Almost 30% of all organizations in Europe and the Middle East continue to rely on passwords as their exclusive authentication method, despite the dangers posed by using such a strategy, according to a recent survey.
Security teams struggle with one big problem -- balancing security and convenience. While it might seem common sense to implement draconian security measures, it’s not always the answer, especially in companies with many employees. According to the survey, 67% of European IT leaders try to offer the best possible security for the least amount of hassle, which, of course, is a problem in itself.
On top of that, the COVID-19 pandemic forced many companies and organizations to move employees home, which in turn presented a new challenge to security teams. Leaving the protective umbrella of the corporate network, people find themselves using static passwords and old security measures that no longer stack up.
The Thales survey looked at the security practices of organizations in Europe and the Middle East and found that 29% believed that usernames and passwords are adequate protection.
On the other hand, 57% of companies in these regions consider that the most significant threats come from unprotected infrastructure such as IoT devices, followed by cloud apps (55%) and web portals (43%).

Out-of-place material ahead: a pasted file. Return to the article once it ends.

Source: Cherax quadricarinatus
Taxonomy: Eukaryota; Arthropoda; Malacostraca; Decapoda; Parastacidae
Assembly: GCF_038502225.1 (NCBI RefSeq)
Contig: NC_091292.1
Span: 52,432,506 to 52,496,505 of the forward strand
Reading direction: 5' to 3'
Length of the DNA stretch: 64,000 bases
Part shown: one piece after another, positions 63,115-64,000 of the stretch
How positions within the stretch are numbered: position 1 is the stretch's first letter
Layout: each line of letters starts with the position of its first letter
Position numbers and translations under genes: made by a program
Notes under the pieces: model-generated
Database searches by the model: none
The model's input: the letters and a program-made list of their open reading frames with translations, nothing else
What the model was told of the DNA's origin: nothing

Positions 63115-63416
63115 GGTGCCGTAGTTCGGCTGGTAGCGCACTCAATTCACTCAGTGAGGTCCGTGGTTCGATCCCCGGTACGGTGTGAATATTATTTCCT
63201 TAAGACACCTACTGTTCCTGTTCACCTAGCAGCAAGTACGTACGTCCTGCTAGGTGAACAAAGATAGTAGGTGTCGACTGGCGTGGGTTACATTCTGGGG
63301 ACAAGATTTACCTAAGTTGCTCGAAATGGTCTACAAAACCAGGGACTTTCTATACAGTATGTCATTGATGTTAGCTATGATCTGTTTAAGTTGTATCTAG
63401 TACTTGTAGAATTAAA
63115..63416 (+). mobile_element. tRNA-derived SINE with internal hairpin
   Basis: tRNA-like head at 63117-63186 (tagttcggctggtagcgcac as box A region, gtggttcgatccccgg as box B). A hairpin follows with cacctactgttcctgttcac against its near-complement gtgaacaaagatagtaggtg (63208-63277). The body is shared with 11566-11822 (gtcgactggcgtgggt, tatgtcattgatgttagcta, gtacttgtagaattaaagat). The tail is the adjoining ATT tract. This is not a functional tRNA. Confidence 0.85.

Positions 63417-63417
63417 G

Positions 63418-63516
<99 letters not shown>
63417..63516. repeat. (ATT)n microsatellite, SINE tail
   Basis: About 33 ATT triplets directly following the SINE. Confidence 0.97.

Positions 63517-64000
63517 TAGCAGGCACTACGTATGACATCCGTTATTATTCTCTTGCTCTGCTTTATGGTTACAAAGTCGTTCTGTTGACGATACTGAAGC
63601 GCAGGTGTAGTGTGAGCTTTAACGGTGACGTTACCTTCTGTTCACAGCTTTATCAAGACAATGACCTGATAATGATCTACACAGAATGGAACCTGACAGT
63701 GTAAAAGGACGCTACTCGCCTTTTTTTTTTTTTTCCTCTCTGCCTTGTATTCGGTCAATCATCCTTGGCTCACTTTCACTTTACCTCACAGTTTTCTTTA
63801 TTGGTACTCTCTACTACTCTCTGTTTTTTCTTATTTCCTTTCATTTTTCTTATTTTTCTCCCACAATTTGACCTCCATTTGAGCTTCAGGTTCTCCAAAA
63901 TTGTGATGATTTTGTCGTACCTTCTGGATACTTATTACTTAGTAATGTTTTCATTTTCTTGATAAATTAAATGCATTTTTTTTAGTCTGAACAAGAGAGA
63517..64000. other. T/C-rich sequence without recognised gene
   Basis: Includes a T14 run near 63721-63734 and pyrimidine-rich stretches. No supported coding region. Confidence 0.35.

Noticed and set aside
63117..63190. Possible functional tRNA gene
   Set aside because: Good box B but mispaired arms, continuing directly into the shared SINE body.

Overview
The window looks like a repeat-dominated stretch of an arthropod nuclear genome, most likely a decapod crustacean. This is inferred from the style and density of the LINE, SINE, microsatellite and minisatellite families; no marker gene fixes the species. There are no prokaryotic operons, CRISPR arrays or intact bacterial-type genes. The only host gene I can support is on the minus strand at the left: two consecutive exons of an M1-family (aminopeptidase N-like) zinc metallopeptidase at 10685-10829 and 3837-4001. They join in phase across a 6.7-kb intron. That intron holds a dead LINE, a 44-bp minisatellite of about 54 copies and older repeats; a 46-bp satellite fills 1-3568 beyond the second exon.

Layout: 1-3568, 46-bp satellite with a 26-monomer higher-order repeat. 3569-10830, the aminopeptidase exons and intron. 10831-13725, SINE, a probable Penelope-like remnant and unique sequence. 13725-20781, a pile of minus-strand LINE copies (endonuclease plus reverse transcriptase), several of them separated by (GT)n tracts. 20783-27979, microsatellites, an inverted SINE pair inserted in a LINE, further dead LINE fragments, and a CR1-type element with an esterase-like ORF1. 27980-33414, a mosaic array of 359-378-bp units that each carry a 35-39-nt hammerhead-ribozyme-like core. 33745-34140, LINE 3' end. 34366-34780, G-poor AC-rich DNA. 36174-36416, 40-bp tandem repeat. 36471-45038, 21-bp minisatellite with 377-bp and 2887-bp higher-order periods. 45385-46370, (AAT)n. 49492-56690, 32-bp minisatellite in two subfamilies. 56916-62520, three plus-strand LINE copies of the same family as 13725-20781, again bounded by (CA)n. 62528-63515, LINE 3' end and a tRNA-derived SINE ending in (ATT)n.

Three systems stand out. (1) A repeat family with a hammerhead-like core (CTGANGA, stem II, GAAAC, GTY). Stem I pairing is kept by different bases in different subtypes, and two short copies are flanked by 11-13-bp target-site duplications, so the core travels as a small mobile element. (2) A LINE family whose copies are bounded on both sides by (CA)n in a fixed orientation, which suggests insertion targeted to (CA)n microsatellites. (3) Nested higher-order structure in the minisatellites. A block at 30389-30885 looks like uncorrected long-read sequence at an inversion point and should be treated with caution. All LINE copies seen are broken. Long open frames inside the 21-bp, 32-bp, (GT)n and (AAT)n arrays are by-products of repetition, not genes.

The good news is that fewer companies remain overly reliant on user names and passwords, and the trend started to shift in the past 12 months. In fact, 94% of organizations have changed their security policies around access management.
“As more and more businesses move to adopt cloud-based services for CRM, email, employee collaboration, and IT infrastructure as part of their digital transformation strategies, the struggle to extend old solutions, designed to protect internal resources, to the outside world becomes very problematic,” said Francois Lasnier, Vice President for Access Management solutions at Thales.
“Often, in an effort to adapt to the new working habits of users connecting from anywhere, which is increasingly pertinent right now and will become standard moving forward, businesses tend to revert back to old password-based logins for cloud services in despair. This is knowingly increasing their security exposure to credential stuffing and phishing attacks.”
The future of security is biometric authentication, and 75% of companies are already investing in this technology. The smart SSO (Single Sign-On) technology is seeing even better acceptance, with 81% of the companies looking to adopt it.
The survey covered 400 executives in seven countries in Europe and the Middle East connected to IT and data security.